Daily Fishing and Outdoor Report
Sunday, September 30, 2007: Waves: Small.
With a ton of anglers out there it’s not surprising hat reports are all over the board and all over the species.
Toward the inlets, bluefishing remains through the all-time ceiling in many areas. The small blues, mainly 2 pounds or smaller, can be caught at a plugging rate of a fish every three or four casts -- and often a fish-per-cast during flurries, often marked by bustin’ mullet. Bait-fishing for blues is often too brisk to even get a rod into a holder. Along the front beach, blishing is sometimes sketchy but there are nice runs of cocktails, plus, there are some other takers.
The croakers are moving in with a bit more authority. They are now wider spread with most any beachfront offering a few.
Staying on the beach and near the inlets, the kingfish are at the height of their move-out but are still far from plentiful – and way off of what we had a few years back. The kingfish are running decent sized. Many folks are using mullet pieces to attract the kings. The dual rigs with red floats (pompano-type rigs) are the best set-up though bottom rigs (single or double) also work well, except the calico crabs seem very plentiful and able to debait hooks on the bottom. Crabs don’t seem to fall for GULP.
I’ll switch to the bay and backbay to reiterate what many anglers have said: It has been the best weakfishing year many of them have ever seen – and the sparklers just keep coming. Imagine nonstop weakies with some of the largest fish since the spring spawn. The switch is to live of fresh dead mullet. Also, jigs work well. Somewhat oddly, the action is still very backbay. I have to think that reflects on the massive bluefish presence once the weaks move toward the open waters. There are also loads of weakies near Barnegat Inlet, with a heavy after-dark bite. The spans (bridges) are also holding weaks, though they seem a tad smaller than everywhere else.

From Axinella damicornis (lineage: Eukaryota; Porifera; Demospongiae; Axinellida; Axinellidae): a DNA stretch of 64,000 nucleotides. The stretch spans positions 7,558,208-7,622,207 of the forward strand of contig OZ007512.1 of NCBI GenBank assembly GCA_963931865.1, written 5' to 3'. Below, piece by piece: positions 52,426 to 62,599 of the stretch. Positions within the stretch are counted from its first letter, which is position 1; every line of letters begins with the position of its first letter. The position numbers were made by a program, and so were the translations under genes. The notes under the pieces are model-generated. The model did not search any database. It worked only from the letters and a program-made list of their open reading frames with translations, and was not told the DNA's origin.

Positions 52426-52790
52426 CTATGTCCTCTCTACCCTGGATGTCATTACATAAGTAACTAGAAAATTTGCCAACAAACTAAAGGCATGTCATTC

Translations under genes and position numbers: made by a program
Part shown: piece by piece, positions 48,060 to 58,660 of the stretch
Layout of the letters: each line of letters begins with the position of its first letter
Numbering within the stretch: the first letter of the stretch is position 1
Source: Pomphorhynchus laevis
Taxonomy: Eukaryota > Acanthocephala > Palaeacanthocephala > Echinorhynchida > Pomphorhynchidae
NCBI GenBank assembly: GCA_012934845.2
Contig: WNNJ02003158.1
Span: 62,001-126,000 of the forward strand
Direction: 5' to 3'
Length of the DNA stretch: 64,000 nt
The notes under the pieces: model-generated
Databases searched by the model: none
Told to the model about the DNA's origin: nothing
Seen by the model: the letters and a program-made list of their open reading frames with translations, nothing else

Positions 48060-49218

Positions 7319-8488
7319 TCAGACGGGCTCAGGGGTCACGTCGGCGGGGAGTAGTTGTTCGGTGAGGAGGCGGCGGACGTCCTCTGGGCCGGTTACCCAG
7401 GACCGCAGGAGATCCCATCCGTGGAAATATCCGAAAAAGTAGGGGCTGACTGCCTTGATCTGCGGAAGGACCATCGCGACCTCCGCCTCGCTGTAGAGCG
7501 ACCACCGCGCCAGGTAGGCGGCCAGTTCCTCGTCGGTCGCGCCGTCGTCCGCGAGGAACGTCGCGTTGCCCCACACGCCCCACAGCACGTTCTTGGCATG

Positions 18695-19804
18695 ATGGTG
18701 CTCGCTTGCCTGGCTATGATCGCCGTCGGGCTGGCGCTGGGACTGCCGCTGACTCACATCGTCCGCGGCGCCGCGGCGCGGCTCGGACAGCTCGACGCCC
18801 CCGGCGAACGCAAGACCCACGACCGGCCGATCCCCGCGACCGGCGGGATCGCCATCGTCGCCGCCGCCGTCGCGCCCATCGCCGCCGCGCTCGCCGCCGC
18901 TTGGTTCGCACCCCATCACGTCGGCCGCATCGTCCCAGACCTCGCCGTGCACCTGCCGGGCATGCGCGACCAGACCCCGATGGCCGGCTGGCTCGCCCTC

I had a fellow triggerfish-eating fan tell me about all the trigs he’s finding near the Marshelder islands, across for the Holgate tip. He’s had as many as 10 in one session, along with that keeper blackfish (which hang out on those shell beds). There is astoundingly deep water near the south island. Just about anything can hang in there. In fact, I think bass overwinter there.
Bassing is so-so at best and absent at worst. Plugs (poppers and slow swimmers) seem to be the bet bet for finding the few stripers out there. Somewhat oddly, there have been next to no bass caught on the far south end, traditionally a top bassing spot in September.
Clamming on the Holgate mudflats has been the worst anyone has ever seen. The reason lies in the all-summer presence of clammers sneaking onto off-limits waters.
Mullet run is at it height. Spearing are river thick yet only about a third or less into their migration.
Al M. had a dozen large porgies and three triggers by chumming bunker and dropping small squid pieces.
Tomorrow will see the slow turning off of the traffic signals on LBI (maybe by midday) and the raising of the speed limits. That is astoundingly good news for me, both speed-wise and gas-wise, as I do my daily Holgate jaunts.